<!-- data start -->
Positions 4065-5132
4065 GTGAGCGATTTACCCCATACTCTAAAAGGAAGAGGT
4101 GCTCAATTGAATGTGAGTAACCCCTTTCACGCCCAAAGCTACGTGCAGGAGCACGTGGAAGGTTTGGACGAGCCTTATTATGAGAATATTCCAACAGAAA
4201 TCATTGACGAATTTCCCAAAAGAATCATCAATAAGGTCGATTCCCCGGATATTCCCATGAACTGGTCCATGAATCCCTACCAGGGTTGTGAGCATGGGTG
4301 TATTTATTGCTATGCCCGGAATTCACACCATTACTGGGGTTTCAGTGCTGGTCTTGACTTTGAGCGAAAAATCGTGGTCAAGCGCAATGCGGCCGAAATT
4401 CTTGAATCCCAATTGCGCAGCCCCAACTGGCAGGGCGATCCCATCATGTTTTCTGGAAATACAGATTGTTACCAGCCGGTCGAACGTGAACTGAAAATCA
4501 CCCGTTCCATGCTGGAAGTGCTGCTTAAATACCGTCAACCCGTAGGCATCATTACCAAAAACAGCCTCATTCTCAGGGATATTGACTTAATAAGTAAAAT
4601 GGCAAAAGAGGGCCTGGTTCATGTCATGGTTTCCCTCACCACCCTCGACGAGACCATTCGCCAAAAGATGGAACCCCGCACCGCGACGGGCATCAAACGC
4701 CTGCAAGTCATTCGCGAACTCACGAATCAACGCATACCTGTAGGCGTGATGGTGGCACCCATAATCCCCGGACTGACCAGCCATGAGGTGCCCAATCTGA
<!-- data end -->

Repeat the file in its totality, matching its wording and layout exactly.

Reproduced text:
Positions 4065-5132
4065 GTGAGCGATTTACCCCATACTCTAAAAGGAAGAGGT
4101 GCTCAATTGAATGTGAGTAACCCCTTTCACGCCCAAAGCTACGTGCAGGAGCACGTGGAAGGTTTGGACGAGCCTTATTATGAGAATATTCCAACAGAAA
4201 TCATTGACGAATTTCCCAAAAGAATCATCAATAAGGTCGATTCCCCGGATATTCCCATGAACTGGTCCATGAATCCCTACCAGGGTTGTGAGCATGGGTG
4301 TATTTATTGCTATGCCCGGAATTCACACCATTACTGGGGTTTCAGTGCTGGTCTTGACTTTGAGCGAAAAATCGTGGTCAAGCGCAATGCGGCCGAAATT
4401 CTTGAATCCCAATTGCGCAGCCCCAACTGGCAGGGCGATCCCATCATGTTTTCTGGAAATACAGATTGTTACCAGCCGGTCGAACGTGAACTGAAAATCA
4501 CCCGTTCCATGCTGGAAGTGCTGCTTAAATACCGTCAACCCGTAGGCATCATTACCAAAAACAGCCTCATTCTCAGGGATATTGACTTAATAAGTAAAAT
4601 GGCAAAAGAGGGCCTGGTTCATGTCATGGTTTCCCTCACCACCCTCGACGAGACCATTCGCCAAAAGATGGAACCCCGCACCGCGACGGGCATCAAACGC
4701 CTGCAAGTCATTCGCGAACTCACGAATCAACGCATACCTGTAGGCGTGATGGTGGCACCCATAATCCCCGGACTGACCAGCCATGAGGTGCCCAATCTGA